25 Days of Giving: What the Heck is a Bargain Sale?
Thanks for reading the 25 Days of Giving series. We’re “unwrapping” posts on various aspects (some well known, and some more obscure) of charitable giving each day through Christmas.
I know what you’re thinking…a bargain sale means discounts on stuff at the store. But, I’m talking about a different kind of sale—a useful charitable giving tool/technique.
Bargain sales defined
Bargain sales can be a useful charitable giving tool/technique. A bargain sale is a transaction in which a donor receives less than full market value of property transferred to the charity. The transaction is treated as part sale, part gift, with the donor’s basis allocated proportionally between the gift amount and the sale amount.
Simple example of a bargain sale
Let’s take a simple example. Assume Jill Donor owns farmland worth $1 million, for which she paid $200,000 years ago. Jill sells the land to her local community foundation for $500,000, and starts her own donor advised fund. Jill then makes a gift of the difference ($500,000) between the sale price and the fair market value of the farmland. Jill must pay tax on the gain element, but may receive a charitable deduction on the gift element.
The total basis of $200,000 is allocated between the gift and sale portions. Since Jill sold the land for half price of fair market value, the basis is allocated 50/50. Therefore, the allocated basis is $100,000. The gain, then, is $400,000; assuming the top capital gain tax rate of 20%, this would mean $80,000 of cap. gains tax due. But Jill also avoided another $80,000 of capital gains tax by the bargain sale of the property.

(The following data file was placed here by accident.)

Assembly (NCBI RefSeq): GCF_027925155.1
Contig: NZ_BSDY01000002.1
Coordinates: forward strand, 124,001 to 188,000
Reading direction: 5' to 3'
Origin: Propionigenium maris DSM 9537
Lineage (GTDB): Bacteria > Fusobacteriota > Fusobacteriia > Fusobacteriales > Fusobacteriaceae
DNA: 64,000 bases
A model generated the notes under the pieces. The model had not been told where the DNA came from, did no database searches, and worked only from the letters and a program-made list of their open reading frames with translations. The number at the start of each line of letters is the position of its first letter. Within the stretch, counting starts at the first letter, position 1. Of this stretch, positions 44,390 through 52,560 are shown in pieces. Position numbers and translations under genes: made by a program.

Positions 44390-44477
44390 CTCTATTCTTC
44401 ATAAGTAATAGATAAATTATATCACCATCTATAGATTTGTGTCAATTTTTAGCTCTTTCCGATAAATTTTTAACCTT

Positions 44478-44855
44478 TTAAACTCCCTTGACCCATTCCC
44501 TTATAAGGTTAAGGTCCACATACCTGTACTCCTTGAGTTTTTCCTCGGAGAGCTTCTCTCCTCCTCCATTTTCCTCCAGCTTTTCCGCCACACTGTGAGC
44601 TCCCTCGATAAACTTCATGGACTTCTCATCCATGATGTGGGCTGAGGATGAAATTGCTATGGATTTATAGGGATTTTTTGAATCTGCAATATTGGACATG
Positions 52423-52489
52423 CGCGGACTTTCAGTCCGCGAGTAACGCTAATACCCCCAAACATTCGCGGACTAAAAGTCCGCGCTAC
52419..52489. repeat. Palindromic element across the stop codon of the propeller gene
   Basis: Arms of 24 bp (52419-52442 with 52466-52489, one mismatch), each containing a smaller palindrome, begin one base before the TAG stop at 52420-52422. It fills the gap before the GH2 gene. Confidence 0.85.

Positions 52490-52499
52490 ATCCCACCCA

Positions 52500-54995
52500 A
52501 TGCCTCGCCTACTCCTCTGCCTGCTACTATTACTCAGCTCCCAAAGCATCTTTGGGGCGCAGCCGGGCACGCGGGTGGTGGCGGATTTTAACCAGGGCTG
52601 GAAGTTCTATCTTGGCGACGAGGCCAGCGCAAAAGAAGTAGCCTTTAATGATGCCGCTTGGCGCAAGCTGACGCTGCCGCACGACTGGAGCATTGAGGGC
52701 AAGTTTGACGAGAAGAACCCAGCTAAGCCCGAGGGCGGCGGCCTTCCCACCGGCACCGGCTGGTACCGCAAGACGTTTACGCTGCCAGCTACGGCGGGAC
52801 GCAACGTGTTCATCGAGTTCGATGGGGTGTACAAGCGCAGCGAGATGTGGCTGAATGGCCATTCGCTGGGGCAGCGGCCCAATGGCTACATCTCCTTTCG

The net result in this simple example is positive for Jill. Again, Jill received $500,000 in cash. But, she also may receive a charitable deduction for having gifted $500,000. The charitable deduction at, say, the top rate of income taxation, 39.6%, would be $198,000. One way to look at this entire transaction is that Jill received $500,000, paid $80,000 in capital gains taxes, but received a $198,000 deduction, meaning a net of positive cash flow of $618,000 to Jill.
Remember, all Iowans are unique and have unique legal and tax issues. Consult your own professional advisor for personal advice. Questions? Contact me at any time via email (email@example.com) or by phone (515-371-6077).